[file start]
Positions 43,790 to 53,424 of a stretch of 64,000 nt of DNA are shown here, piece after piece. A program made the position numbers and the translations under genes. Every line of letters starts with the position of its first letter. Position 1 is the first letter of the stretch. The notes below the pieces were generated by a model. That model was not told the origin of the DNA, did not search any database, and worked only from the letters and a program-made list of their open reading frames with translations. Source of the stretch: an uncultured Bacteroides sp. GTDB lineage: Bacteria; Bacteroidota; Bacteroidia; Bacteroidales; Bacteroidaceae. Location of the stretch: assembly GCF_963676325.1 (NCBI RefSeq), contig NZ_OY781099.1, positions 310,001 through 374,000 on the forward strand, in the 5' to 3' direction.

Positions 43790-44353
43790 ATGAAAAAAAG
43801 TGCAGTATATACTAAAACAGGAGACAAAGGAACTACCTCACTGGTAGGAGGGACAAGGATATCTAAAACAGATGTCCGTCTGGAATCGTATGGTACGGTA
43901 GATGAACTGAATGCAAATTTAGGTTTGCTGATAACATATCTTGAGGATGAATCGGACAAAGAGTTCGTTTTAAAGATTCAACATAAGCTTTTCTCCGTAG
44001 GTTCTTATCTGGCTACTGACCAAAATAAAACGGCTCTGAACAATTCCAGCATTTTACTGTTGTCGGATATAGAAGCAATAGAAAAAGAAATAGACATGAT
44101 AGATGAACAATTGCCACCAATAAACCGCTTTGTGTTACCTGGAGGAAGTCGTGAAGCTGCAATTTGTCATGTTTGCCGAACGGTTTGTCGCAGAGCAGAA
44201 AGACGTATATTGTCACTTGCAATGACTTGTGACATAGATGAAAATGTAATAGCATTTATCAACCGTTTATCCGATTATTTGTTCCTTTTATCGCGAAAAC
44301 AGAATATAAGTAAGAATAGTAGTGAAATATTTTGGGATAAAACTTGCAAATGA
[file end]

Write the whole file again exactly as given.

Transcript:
Positions 43,790 to 53,424 of a stretch of 64,000 nt of DNA are shown here, piece after piece. A program made the position numbers and the translations under genes. Every line of letters starts with the position of its first letter. Position 1 is the first letter of the stretch. The notes below the pieces were generated by a model. That model was not told the origin of the DNA, did not search any database, and worked only from the letters and a program-made list of their open reading frames with translations. Source of the stretch: an uncultured Bacteroides sp. GTDB lineage: Bacteria; Bacteroidota; Bacteroidia; Bacteroidales; Bacteroidaceae. Location of the stretch: assembly GCF_963676325.1 (NCBI RefSeq), contig NZ_OY781099.1, positions 310,001 through 374,000 on the forward strand, in the 5' to 3' direction.

Positions 43790-44353
43790 ATGAAAAAAAG
43801 TGCAGTATATACTAAAACAGGAGACAAAGGAACTACCTCACTGGTAGGAGGGACAAGGATATCTAAAACAGATGTCCGTCTGGAATCGTATGGTACGGTA
43901 GATGAACTGAATGCAAATTTAGGTTTGCTGATAACATATCTTGAGGATGAATCGGACAAAGAGTTCGTTTTAAAGATTCAACATAAGCTTTTCTCCGTAG
44001 GTTCTTATCTGGCTACTGACCAAAATAAAACGGCTCTGAACAATTCCAGCATTTTACTGTTGTCGGATATAGAAGCAATAGAAAAAGAAATAGACATGAT
44101 AGATGAACAATTGCCACCAATAAACCGCTTTGTGTTACCTGGAGGAAGTCGTGAAGCTGCAATTTGTCATGTTTGCCGAACGGTTTGTCGCAGAGCAGAA
44201 AGACGTATATTGTCACTTGCAATGACTTGTGACATAGATGAAAATGTAATAGCATTTATCAACCGTTTATCCGATTATTTGTTCCTTTTATCGCGAAAAC
44301 AGAATATAAGTAAGAATAGTAGTGAAATATTTTGGGATAAAACTTGCAAATGA